principals have “certain skills, competencies, knowledge and expertise”. This is of course entirely appropriate. However, a number of the criteria in the framework appear to really be about ensuring principals’ adherence to particular beliefs and ideologies. This is an ideological litmus test. It infringes on freedom of conscience, and we believe it may be discriminatory under section 21 of the Human Rights Act as it will result in applicants for principal positions being discriminated against on the basis of their ethical beliefs and political opinions. We understand from those who have contacted us that some of these items were added late in the process and were not fully consulted on.
The criteria are not merely about skills, competencies knowledge and expertise. They are an ideological litmus test.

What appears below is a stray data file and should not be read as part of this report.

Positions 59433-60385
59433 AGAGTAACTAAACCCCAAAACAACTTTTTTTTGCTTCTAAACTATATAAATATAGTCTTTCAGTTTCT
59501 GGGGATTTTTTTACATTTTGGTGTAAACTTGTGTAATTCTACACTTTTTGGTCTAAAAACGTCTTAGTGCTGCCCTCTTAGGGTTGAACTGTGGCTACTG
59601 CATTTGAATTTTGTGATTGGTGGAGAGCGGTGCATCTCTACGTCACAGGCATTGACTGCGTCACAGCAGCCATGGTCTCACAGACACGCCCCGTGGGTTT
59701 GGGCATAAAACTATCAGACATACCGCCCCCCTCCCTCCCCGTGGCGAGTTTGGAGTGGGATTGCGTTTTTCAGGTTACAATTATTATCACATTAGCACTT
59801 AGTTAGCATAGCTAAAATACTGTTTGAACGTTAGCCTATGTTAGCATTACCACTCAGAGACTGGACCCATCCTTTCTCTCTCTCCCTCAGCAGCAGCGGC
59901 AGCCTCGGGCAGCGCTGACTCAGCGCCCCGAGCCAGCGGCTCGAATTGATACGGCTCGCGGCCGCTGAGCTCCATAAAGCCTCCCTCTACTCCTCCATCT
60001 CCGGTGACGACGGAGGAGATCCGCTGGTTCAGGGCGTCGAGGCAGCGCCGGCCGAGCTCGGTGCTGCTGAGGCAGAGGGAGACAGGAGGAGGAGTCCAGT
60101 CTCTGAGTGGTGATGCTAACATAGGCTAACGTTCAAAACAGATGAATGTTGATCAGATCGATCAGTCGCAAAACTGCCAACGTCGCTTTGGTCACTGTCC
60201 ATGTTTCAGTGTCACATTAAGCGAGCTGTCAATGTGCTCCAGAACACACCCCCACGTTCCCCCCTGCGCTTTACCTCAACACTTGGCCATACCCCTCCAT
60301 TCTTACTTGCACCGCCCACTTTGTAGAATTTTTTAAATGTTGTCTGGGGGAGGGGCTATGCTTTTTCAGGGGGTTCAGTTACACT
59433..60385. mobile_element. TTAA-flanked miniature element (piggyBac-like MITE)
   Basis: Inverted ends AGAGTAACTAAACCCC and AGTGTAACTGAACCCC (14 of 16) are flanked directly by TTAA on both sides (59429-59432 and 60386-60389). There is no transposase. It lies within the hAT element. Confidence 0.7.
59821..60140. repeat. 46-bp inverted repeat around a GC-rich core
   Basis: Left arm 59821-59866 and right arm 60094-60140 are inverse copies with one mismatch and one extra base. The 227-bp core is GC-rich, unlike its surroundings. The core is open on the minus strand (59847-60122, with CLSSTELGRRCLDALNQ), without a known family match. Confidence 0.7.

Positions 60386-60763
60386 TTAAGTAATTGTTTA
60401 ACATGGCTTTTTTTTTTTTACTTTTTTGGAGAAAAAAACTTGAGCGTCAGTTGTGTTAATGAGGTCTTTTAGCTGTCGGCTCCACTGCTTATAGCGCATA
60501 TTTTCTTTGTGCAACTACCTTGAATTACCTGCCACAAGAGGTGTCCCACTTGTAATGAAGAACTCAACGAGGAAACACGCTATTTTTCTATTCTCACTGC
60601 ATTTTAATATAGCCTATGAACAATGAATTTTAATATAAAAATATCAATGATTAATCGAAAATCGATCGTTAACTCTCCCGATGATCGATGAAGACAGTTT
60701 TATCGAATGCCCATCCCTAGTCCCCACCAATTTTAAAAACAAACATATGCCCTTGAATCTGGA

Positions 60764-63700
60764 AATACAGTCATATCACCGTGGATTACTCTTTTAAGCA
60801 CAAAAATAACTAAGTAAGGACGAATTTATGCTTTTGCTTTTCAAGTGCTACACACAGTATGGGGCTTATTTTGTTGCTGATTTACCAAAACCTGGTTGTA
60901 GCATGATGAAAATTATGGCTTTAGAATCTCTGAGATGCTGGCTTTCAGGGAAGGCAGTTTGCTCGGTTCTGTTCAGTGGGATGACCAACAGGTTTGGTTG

Figure 1: The Principals Eligibility Criteria
Below we set out an analysis of how some of the criteria are ideological, violate freedom of conscience, and are arguably proscribed by Section 21 of the Human Rights Act.
Table 1: Analysis of criteria
Supporting cultural diversity and inclusion of all into school life. This includes upholding the rights of students, whānau and communities from diverse ethnicities, religions, and gender and sexual identities.
While we do not oppose inclusion of children from all backgrounds into school life, “supporting cultural diversity” is an ethical/political opinion. Discriminating against principal applicants who were opposed to it would violate their freedom of conscience and it is arguably proscribed by Section 21 of the Human Rights Act.
Also, the inclusion of “gender” on this list may mean that principals who hold gender critical beliefs, or those who do not want to be compelled to use preferred pronouns, or girls who are uncomfortable with boys in girls’ toilets at school, may be discriminated against.
Being anti-racist and developing a culture that is free from discrimination and bullying.